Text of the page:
- Written by Jason Jones, Saint John’s Gift Planning Counselor Jason Jones, Saint John’s Gift Planning Counselor
- Created: 27 November 2019 27 November 2019
Home decorations have transitioned from pumpkins to turkeys, and now to snowmen and sparkly trees. Children of all ages treasure year-end holidays. Memories kindle warmth of glowing fires etched in our family and emotional rooms.
Churches celebrated Reformation and Thanksgiving. Advent’s expectation is that the Savior of the World is arriving! With décor changes, God’s people prepare their hearts to receive their King.
Mary, chosen to bear God’s son in the flesh, was told to get ready. After the angel’s visit, Mary exclaimed, “all generations will call me blessed; for He who is mighty has done great things for me!” Mary recognized the Giver and Gift.
“[God’s] good things are merely gifts, which last for a season; but His grace and regard are the inheritance, which lasts forever … the grace of God is eternal life, 1 ” wrote Martin Luther.
Year-end preparations include planning and arranging. Many organize their lives getting ready for what lies ahead. What else can we put in order besides tangible and perishable presents that adorn our Christmas trees and represent our human love?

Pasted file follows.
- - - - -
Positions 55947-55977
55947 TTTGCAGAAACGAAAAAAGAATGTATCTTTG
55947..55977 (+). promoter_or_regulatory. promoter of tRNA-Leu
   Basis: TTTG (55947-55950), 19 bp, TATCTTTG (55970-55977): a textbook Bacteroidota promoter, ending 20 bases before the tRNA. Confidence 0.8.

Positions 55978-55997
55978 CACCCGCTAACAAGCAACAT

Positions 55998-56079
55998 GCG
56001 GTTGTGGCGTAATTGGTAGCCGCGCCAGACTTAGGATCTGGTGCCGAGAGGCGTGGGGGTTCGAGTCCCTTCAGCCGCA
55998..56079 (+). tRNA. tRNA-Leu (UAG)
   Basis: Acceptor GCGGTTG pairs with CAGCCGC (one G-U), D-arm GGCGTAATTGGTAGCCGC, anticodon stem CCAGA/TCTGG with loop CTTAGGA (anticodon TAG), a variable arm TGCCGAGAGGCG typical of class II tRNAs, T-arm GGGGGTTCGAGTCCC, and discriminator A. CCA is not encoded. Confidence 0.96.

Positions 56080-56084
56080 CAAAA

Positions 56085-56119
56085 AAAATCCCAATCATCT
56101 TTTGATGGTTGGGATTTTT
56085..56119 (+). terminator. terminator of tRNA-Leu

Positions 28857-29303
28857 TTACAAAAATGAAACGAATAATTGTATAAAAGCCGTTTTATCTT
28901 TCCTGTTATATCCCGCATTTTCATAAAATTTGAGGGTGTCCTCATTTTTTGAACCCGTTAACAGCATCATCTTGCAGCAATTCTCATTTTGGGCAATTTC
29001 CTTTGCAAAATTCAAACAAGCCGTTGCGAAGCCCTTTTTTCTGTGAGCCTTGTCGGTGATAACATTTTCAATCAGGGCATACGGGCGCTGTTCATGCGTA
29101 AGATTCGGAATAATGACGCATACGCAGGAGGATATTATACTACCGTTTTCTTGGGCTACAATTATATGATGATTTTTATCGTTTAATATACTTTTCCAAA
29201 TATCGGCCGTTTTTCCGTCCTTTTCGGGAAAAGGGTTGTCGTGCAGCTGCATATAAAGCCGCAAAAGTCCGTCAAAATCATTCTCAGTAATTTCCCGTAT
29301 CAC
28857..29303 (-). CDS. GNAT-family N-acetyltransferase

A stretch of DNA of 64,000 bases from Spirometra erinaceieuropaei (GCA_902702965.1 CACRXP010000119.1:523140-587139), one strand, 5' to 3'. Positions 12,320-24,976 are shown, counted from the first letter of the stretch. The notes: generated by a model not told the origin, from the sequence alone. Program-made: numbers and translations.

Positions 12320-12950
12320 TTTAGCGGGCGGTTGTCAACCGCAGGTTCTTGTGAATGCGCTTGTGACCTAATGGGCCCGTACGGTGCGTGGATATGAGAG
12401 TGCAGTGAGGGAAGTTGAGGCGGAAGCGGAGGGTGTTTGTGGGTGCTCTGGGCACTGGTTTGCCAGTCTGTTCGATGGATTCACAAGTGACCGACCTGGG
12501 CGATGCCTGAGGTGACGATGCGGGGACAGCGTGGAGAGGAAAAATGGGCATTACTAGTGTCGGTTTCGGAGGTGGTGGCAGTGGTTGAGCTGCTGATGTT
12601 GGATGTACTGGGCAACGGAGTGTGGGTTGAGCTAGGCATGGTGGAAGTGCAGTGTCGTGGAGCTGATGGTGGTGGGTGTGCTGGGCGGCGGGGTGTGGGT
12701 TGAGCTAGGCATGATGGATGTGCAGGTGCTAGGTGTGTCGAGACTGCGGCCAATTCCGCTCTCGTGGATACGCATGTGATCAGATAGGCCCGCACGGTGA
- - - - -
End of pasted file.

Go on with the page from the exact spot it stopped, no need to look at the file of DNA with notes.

Martin Luther also said, “God would not have [us] put [our] trust in His goods and gifts, spiritual or temporal, however great they be, but in His grace and in Himself, yet without despising the gifts. 2 ”
The time-based clutter of life pulls us toward temporal concerns. Statistics indicate that less than 10% of Americans have included a charitable gift in their estate plans. One reason might be due to an uncomfortable visit with an attorney.
Have you considered allowing a fellow LCMS Gift Planning Counselor as a trustworthy guide to help you to prepare for expressing the enduring intent of your faith and love?
- Martin Luther, “The Sermon on the Mount and the Magnificat” in Luther’s Works (Concordia Publishing House, 1956), XXi, 324.
- Martin Luther, “The Sermon on the Mount and the Magnificat” in Luther’s Works (Concordia Publishing House, 1956), XXi, 325.